Bible Text: Jeremiah 6:27 | Speaker: Dr. Harold J. Sala | Series: Guidelines For Living | I have made you a tester of metals and my people the ore, that you may observe and test their ways. Jeremiah 6:27
If ever a man was called by God to fail, that man was the prophet Jeremiah. He was the son of a priest, Hellish, and he lived in the little village of Anathoth, two and a half miles northeast of Jerusalem. Jeremiah lived a pretty normal life—normal, that is, until he heard the voice of God calling him to a mission which forever wrote his name in the annals of history.
In all probability Jeremiah was about 20 years of age when God said, “Before I formed you in the womb I knew you, before you were born I set you apart; I appointed you as a prophet to the nations” (Jeremiah 1:5). Was Jeremiah excited? “Ah, Sovereign Lord,” he replied, “I am only a child,” but Jeremiah’s concern was put to rest with a great promise, “I am with you and will rescue you” (Jeremiah 1:7), and then God touched his mouth with a coal from the altar of heaven and sent Him to call God’s people to repentance.
The life of Jeremiah is a study of vivid contrasts–dark days penetrated by the brilliant light of God’s personal intervention. As the world views success, Jeremiah didn’t put it together. First, God called him to a tough task: to convince his own nation that they were headed for destruction by resisting the growing powers of Babylon to the east. For at least 20 years before the nation finally collapsed, Jeremiah thundered forth diatribes of gloom and doom. He was one of the most hated men of his day, so much so that his enemies accused him of being a traitor. Repeatedly beaten and thrown in prison, Jeremiah was a man with few friends.
Presiding over the death of a nation is never an easy task, but with Jeremiah it was especially difficult because God further denied him the comfort of a wife and family (Jeremiah 16:1). Even when Jeremiah wept for his nation, God said, “Do not pray for the well-being of this people. Although they fast, I will not listen to their cry; though they offer burnt offerings and grain offerings, I will not accept them” (Jeremiah 14:11). So unpopular was this man with the government, that King Jehoiakim took his penknife and cut up the scroll containing the prophecies of Jeremiah and threw it in the fire.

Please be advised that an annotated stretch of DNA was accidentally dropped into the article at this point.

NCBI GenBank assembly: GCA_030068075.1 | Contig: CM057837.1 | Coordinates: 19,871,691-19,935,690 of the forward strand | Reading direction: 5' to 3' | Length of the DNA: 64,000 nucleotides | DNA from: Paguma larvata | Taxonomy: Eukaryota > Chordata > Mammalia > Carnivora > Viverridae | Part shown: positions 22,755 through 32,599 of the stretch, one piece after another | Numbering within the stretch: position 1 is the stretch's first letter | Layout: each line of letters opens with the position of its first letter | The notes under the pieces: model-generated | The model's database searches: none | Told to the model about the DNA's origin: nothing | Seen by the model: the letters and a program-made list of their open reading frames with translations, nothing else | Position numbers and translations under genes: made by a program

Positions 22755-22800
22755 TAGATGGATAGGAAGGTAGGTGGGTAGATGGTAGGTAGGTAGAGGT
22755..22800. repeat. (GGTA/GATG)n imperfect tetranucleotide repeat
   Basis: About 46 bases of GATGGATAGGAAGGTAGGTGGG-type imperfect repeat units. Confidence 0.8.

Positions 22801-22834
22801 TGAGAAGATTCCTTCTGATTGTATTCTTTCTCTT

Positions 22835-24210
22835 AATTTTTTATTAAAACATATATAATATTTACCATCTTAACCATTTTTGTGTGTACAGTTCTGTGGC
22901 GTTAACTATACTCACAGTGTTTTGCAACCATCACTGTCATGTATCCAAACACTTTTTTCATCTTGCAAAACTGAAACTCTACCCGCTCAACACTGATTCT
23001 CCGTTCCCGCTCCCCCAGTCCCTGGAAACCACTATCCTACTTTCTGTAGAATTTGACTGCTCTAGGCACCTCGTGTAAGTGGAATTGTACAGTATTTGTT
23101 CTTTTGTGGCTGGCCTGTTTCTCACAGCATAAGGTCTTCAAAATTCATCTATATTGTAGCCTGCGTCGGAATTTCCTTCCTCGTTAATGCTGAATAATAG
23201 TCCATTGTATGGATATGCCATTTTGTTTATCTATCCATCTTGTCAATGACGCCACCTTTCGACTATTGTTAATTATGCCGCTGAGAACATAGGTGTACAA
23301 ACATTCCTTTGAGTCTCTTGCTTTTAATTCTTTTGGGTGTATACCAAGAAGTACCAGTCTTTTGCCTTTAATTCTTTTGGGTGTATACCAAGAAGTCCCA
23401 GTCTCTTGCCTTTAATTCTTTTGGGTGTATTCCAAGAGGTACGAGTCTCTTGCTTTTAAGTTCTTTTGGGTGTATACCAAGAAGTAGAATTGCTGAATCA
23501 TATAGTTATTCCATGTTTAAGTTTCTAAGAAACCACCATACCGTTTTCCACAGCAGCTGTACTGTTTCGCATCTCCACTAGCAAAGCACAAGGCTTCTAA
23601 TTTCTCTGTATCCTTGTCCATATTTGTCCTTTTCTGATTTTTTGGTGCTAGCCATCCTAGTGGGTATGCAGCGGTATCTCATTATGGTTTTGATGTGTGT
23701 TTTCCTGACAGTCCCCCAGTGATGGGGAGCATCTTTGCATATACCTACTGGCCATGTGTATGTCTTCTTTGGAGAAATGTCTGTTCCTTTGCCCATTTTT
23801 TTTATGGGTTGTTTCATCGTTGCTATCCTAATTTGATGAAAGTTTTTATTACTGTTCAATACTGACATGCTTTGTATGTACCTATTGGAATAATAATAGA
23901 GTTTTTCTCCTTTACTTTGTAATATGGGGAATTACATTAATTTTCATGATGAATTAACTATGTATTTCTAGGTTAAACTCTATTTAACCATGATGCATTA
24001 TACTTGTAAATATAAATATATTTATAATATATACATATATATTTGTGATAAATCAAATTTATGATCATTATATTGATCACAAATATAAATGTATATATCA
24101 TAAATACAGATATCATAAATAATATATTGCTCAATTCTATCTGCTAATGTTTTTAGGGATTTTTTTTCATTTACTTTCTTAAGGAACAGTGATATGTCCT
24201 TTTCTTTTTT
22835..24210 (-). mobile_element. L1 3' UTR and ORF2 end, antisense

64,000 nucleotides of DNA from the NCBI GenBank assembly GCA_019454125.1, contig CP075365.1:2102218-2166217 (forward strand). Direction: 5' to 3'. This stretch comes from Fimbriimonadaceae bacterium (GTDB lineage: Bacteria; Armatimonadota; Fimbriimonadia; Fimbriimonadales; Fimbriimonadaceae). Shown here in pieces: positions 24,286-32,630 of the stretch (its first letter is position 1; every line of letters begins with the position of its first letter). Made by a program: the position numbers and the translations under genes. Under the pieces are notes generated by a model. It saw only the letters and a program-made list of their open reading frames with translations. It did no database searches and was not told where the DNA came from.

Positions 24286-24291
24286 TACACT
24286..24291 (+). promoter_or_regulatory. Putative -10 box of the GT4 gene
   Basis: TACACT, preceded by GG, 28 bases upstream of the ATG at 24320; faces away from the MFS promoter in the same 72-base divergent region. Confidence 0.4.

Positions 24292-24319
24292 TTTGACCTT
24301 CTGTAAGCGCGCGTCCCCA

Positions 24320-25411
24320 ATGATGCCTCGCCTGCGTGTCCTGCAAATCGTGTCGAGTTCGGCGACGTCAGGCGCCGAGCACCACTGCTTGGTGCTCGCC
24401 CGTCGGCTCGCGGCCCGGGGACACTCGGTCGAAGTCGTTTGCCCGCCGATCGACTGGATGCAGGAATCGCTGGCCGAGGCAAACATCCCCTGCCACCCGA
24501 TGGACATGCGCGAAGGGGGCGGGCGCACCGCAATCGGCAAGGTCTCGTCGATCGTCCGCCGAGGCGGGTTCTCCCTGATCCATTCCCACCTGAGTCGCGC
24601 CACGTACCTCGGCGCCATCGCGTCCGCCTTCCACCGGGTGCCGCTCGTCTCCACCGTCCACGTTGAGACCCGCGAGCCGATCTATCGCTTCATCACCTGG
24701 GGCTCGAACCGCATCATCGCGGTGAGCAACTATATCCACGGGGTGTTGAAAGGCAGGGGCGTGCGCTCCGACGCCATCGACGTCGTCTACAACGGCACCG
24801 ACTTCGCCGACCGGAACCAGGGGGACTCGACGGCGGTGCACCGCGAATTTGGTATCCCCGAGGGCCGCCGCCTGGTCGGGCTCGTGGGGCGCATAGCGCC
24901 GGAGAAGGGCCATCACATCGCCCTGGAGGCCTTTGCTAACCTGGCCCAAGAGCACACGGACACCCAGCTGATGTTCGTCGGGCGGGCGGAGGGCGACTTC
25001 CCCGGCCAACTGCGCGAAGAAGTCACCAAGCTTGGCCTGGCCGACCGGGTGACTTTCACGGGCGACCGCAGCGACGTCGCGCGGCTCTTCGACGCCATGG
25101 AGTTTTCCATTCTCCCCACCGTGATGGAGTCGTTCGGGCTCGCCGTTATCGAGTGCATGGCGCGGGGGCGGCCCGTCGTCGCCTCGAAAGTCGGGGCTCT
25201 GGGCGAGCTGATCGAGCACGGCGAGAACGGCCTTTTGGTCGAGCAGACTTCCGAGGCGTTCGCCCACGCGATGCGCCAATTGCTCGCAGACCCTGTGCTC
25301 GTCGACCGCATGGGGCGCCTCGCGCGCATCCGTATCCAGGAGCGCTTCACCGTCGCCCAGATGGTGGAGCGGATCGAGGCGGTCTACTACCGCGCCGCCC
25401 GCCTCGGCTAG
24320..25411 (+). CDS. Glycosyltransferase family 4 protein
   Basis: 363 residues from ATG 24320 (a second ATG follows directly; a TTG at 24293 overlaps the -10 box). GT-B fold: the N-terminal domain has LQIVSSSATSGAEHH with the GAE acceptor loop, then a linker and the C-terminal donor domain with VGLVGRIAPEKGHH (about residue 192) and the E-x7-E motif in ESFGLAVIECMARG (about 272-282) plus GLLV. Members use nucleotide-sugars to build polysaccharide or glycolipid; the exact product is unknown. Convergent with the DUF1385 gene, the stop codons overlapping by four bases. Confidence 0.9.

Yet a study of this man reveals a sensitive, deeply caring, emotional person who dearly loved his country–and far more, loved His God; a man who was consumed with the mercy of God, absolutely convinced that if Israel would only grasp at the straw of God’s mercy, they would be saved from destruction.
Nonetheless, Jeremiah without wavering held to his position that destruction was absolutely certain unless God’s people did an about face and repented of their sinful wrongdoing. Though he was faithful with unswerving loyalty to the calling of the Almighty, Jeremiah wept for his fellow countrymen bent on destruction and ignoring the voice of Him who said, “My people have committed two sins: They have forsaken me, the spring of living water, and have dug their own cisterns, broken cisterns that cannot hold water” (Jeremiah 2:13).
If Jeremiah were alive today, undoubtedly he would make world leaders, intent on fulfilling their own agenda, just as uncomfortable, because his integrity was like an abrasive file that cut against the grain of our sinfulness. “The heart is deceitful above all things and beyond cure. Who can understand it?” he cried (Jeremiah 17:9)
God give us more Jeremiahs today who stand like granite against the trends of the day and hold with unflinching tenacity to the call of the Almighty.
Resource reading: Jeremiah 1